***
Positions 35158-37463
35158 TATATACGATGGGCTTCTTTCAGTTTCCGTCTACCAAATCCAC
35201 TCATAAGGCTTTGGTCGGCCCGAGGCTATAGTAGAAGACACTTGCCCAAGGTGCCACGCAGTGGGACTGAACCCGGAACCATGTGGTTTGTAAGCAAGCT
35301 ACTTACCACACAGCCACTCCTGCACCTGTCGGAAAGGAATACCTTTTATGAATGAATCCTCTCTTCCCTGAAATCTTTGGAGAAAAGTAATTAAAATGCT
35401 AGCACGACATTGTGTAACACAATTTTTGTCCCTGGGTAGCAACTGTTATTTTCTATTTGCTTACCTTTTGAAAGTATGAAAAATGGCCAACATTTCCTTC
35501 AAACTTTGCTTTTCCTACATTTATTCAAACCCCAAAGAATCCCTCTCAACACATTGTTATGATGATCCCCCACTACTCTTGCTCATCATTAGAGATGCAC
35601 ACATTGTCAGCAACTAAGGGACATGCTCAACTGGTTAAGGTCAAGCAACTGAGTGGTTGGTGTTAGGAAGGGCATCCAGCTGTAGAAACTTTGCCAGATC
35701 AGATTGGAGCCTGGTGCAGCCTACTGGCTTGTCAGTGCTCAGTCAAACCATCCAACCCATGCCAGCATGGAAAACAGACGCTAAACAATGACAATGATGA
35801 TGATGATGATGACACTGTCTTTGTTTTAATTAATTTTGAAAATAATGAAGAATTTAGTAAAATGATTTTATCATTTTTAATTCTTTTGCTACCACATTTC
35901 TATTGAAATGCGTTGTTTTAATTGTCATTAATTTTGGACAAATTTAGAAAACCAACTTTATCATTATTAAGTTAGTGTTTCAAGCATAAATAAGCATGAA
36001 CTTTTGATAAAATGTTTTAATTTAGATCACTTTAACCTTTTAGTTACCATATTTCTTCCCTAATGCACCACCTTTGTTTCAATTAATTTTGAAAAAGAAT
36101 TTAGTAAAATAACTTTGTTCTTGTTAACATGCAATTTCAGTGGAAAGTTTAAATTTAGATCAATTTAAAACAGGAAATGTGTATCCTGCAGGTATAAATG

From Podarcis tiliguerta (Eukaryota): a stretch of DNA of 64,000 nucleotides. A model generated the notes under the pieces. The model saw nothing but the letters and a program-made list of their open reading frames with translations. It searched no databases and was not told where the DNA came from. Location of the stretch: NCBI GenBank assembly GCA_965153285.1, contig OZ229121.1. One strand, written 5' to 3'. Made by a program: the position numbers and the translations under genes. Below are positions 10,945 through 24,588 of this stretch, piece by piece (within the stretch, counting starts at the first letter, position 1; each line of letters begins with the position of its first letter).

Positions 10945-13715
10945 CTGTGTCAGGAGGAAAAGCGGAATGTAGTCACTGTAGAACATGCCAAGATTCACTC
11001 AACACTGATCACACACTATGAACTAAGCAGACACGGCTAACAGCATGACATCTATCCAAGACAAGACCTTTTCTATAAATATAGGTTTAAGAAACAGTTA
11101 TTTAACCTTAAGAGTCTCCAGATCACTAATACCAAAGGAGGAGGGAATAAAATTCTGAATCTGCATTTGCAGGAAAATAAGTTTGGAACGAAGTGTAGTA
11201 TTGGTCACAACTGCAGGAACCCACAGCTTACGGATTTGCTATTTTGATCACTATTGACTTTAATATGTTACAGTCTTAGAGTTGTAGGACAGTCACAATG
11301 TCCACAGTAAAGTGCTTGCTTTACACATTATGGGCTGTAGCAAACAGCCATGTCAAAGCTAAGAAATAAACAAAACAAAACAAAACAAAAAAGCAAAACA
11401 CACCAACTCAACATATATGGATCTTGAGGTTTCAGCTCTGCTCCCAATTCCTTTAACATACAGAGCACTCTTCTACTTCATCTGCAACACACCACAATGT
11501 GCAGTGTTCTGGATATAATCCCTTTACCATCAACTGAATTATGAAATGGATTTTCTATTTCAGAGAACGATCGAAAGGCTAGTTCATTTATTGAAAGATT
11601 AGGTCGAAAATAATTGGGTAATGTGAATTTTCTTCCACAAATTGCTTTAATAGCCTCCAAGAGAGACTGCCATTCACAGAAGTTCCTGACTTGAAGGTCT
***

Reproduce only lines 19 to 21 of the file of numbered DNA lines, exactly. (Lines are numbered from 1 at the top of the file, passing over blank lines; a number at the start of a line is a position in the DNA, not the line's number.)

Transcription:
11301 TCCACAGTAAAGTGCTTGCTTTACACATTATGGGCTGTAGCAAACAGCCATGTCAAAGCTAAGAAATAAACAAAACAAAACAAAACAAAAAAGCAAAACA
11401 CACCAACTCAACATATATGGATCTTGAGGTTTCAGCTCTGCTCCCAATTCCTTTAACATACAGAGCACTCTTCTACTTCATCTGCAACACACCACAATGT
11501 GCAGTGTTCTGGATATAATCCCTTTACCATCAACTGAATTATGAAATGGATTTTCTATTTCAGAGAACGATCGAAAGGCTAGTTCATTTATTGAAAGATT